I recently read the fascinating (if not disturbing) book, The Psychopath Test, by Jon Ronson. There’s a chapter in the book that talks about the presence of psychopaths in corporations, speculating that psychopaths show up at a higher than expected rate in leadership positions. Other books, including Snakes in Suits: When Psychopaths Go to Work, as well as countless articles and research papers, also suggest that there are more psychopaths prowling the corridors of power than we might imagine.
What concerns me, beyond the obvious “creepy factor” is this: What does it say about business norms and workplace cultures that someone who possesses the traits of a psychopath is considered a prime candidate for a senior leadership position!?
Shouldn’t having psychopathic traits be considered just a wee bit of a red flag when hiring or promoting someone up the food chain? The fact that someone who is capable of faking human emotions, particularly empathy, is deemed as the ideal candidate to lead and inspire other human beings should be more disturbing than the infamous shower scene from Psycho!
Consider how likely you are to hire someone into any position, let alone a senior leadership position, who possessed the following traits that characterize a typical psychopath.
Your garden-variety psychopaths…
It is estimated that about 1% of the general population is a psychopath, yet 3-5% of senior leaders are psychopaths. Even more frightening, an Australian study found than 21% (one-in-five) of senior leaders display clinically significant traits of psychopaths.
So what does this reveal about our expectations for what makes a successful leader? Are we too quick to hire and promote glib, overly-self confident leaders because of a false belief that the most effective leaders are highly charismatic extroverts? Is it because businesses too often overlook traits such as empathy because those characteristics are considered “soft skills,” perhaps even, gasp, signs of weakness? Does this reflect the old-fashioned take-no-prisoners, macho ideal of what a real business leader is supposed to resemble?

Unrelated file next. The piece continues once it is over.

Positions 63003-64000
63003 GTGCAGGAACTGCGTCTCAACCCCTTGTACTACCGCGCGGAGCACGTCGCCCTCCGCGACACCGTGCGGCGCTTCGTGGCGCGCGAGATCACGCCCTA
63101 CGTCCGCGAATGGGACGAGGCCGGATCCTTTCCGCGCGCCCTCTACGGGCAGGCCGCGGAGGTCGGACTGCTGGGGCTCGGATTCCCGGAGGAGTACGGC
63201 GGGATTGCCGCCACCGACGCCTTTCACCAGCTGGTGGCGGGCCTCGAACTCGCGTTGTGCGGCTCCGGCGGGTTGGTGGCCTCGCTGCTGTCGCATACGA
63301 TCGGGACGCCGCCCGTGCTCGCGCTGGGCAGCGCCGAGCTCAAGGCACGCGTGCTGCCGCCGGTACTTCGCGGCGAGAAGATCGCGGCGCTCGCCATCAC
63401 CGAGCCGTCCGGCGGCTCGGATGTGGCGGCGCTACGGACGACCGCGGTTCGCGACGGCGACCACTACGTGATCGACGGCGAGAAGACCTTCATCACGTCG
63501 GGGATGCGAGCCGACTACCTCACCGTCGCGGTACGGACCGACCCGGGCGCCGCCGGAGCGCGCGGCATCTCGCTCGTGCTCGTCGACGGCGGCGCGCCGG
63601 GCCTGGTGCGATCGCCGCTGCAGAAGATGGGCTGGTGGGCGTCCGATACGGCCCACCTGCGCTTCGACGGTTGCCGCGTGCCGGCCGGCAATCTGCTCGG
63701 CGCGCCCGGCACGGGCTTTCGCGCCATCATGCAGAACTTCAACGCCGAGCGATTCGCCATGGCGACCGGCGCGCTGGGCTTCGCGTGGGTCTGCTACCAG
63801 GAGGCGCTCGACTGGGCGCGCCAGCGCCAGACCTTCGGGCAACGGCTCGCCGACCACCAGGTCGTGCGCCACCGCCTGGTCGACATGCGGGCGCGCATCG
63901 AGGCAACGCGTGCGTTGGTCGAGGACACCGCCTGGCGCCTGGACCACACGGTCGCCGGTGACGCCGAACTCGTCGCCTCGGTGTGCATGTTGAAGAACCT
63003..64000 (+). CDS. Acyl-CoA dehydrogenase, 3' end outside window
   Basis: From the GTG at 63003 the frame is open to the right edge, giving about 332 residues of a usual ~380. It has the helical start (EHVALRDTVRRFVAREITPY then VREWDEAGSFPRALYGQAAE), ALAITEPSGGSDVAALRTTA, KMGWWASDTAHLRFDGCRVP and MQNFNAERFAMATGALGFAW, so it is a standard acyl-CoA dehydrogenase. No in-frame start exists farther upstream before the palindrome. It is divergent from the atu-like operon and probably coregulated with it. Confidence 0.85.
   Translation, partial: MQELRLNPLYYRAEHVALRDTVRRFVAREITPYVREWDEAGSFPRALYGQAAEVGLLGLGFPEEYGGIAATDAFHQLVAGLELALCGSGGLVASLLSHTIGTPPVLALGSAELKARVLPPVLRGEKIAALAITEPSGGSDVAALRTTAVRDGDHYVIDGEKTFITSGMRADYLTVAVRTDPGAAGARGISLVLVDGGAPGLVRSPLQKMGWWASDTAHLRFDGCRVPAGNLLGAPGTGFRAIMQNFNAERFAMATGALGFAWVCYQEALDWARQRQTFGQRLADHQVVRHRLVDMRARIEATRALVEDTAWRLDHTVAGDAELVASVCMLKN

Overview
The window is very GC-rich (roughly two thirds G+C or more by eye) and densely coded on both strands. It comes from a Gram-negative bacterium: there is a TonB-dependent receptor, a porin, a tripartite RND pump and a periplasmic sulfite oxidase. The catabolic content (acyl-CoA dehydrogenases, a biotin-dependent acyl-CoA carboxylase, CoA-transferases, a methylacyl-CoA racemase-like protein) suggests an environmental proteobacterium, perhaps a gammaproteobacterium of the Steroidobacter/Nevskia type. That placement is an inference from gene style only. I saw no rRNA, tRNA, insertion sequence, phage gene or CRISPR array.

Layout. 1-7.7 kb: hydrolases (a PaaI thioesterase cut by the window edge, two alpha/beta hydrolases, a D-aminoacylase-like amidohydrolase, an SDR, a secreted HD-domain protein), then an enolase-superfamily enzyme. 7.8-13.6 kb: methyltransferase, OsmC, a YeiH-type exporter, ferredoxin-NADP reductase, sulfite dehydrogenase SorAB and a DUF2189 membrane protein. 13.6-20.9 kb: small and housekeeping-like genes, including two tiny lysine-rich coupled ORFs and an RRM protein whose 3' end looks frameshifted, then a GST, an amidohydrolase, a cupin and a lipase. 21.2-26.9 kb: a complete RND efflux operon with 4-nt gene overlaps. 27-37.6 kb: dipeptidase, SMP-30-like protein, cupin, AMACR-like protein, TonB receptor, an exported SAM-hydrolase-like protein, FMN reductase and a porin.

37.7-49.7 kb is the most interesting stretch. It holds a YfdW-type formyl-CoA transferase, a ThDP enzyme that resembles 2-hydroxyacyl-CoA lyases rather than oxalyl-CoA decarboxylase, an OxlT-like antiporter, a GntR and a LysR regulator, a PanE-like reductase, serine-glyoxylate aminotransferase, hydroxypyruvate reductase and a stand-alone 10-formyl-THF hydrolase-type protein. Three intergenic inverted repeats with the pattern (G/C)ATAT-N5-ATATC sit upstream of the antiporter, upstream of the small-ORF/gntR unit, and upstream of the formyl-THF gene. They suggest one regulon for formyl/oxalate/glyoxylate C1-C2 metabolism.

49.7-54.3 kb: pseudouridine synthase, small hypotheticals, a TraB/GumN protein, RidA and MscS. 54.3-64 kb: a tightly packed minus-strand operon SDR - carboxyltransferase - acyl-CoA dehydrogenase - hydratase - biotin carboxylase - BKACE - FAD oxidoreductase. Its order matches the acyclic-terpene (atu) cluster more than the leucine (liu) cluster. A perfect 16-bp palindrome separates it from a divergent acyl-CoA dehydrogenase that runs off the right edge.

It’s worth taking an honest look at your own workplace’s culture, leadership styles, and business norms and asking whether or not your workplace culture provides a safe haven for psychopaths to flourish.
Or do your values reflect what it really takes to create an inspiring workplace culture in the 21st century – a humane, caring, empathetic, and yes, even loving workplace culture that puts humanity and people first.
What do you think? I’d love to hear your comments on this topic.
Michael Kerr is a sought-after international business leader, trainer, motivational speaker, and author of six books, including The Humor Advantage: Why Some Businesses are Laughing All the Way to the Bank.
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